Roadmap to FHA Eviction Cases Images

Report
By Meghan Carter, Equal Justice Works Fellow
and Charles Petrof,
Legal Assistance Foundation (LAF)
October 2011
Background
 The Fair Housing Act (FHA), 42 U.S.C. § 3601, et seq., is
a civil rights statute. (Title VIII of the Civil Rights Act of
1968.)
 Congress extended the FHA’s protection to include
persons with disabilities in the Fair Housing Act
Amendments of 1988 (FHAA).
 Similar statutes not covered in this training include:
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Section 504 of the Rehabilitation Act (29 U.S.C. § 794)
Americans with Disabilities Act (42. U.S.C. § 12101, et seq.)
Illinois Human Rights Act (775 ILCS 5/3-102.1(C))
Reasonable Accommodation
Mandate of the FHA
• Under the FHA, discrimination includes refusal to
make reasonable accommodations to rules, practices,
or services when the accommodation is “necessary to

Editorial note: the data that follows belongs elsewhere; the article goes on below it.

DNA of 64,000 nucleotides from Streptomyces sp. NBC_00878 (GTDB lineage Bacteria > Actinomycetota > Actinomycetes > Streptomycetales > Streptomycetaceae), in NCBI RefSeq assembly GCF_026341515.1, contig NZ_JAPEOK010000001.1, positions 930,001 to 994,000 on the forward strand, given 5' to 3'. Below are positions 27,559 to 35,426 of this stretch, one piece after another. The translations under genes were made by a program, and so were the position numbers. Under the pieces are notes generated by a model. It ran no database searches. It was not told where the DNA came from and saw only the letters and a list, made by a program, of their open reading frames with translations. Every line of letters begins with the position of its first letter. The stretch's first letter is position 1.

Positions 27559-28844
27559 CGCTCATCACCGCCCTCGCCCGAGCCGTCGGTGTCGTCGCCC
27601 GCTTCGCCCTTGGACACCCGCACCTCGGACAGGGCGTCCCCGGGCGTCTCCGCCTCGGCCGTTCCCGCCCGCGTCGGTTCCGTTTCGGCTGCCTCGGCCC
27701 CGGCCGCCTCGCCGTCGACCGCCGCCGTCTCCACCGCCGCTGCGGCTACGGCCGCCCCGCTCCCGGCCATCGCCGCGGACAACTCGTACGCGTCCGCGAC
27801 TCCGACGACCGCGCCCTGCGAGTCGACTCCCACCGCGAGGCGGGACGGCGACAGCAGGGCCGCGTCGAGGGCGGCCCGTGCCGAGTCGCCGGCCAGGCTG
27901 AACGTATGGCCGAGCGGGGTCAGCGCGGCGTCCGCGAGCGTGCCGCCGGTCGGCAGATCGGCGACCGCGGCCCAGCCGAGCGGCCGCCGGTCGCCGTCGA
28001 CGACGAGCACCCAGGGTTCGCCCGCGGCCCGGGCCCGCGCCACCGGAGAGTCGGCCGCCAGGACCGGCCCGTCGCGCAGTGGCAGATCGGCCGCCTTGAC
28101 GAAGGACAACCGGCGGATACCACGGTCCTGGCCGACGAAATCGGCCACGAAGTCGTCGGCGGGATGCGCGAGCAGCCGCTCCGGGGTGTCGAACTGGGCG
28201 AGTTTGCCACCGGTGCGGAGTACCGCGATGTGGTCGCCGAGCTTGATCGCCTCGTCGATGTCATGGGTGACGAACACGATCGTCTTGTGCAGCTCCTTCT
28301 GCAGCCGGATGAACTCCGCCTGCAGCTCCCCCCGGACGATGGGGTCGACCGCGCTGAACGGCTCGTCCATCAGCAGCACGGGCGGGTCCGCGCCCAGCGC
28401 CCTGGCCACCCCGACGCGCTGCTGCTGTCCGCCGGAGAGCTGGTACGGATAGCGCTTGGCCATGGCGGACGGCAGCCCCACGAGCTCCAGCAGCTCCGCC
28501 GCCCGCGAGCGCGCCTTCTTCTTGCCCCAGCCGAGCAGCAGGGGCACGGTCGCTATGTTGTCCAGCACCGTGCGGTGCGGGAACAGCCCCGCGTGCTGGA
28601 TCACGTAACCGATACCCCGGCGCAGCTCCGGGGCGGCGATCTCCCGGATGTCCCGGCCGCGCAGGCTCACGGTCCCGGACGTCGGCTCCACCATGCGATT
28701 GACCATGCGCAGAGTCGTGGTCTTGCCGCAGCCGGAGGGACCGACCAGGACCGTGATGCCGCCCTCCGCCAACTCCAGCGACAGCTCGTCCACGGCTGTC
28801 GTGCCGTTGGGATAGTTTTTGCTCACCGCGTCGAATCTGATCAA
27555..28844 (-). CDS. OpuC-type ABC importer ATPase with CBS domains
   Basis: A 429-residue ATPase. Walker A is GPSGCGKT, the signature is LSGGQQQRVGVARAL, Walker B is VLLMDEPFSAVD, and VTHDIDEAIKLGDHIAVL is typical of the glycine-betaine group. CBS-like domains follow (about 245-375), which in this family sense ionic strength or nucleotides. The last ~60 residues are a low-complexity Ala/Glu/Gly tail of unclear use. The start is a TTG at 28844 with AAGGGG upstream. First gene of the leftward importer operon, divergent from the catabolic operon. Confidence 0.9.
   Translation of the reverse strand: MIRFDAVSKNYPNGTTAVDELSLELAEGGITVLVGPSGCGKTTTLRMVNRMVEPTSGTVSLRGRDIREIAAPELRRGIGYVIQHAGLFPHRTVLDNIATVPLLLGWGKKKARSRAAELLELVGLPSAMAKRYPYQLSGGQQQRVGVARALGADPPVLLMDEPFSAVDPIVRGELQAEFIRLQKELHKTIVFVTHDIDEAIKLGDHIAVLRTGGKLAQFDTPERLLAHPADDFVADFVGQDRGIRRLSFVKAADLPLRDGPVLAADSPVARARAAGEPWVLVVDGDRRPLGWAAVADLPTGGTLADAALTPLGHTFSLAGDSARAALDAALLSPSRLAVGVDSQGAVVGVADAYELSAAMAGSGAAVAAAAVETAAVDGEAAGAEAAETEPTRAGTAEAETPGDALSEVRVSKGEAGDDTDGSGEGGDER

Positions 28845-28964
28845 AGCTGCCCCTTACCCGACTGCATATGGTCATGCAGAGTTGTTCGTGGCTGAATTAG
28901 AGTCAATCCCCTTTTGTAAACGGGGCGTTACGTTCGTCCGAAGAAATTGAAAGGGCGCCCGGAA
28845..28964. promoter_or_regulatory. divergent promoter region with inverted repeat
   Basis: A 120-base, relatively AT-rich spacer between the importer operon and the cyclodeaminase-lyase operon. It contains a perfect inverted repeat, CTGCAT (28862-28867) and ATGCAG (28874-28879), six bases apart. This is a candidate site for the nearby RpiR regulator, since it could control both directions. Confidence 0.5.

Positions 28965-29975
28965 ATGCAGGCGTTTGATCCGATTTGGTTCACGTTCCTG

afford such person equal opportunity to use and enjoy a
dwelling.” 42 U.S.C. § 3604(f)(3)(B).

Even in the context of eviction, if it is possible for a landlord to
alter its rules so that a tenant with a disability can remain in the
housing, and it is not unduly burdensome, the landlord must
make the accommodation thereby preserving the tenancy.
Reasonable Accommodations in
Practice
 Inability to comply with some neutral rule; or need more time.
 Missed Recertifications
 Clutter (mixed)
 Past incidents
 Unpleasant habits. But see Groner v. Golden Gate Gardens Apts., 250
F.3d 1039 (6th Cir. 2001).
 Fires
 Drugs (past use)
 Additional services
 Physical modifications
 Parking Spaces
 Live-in Aide
 Transfers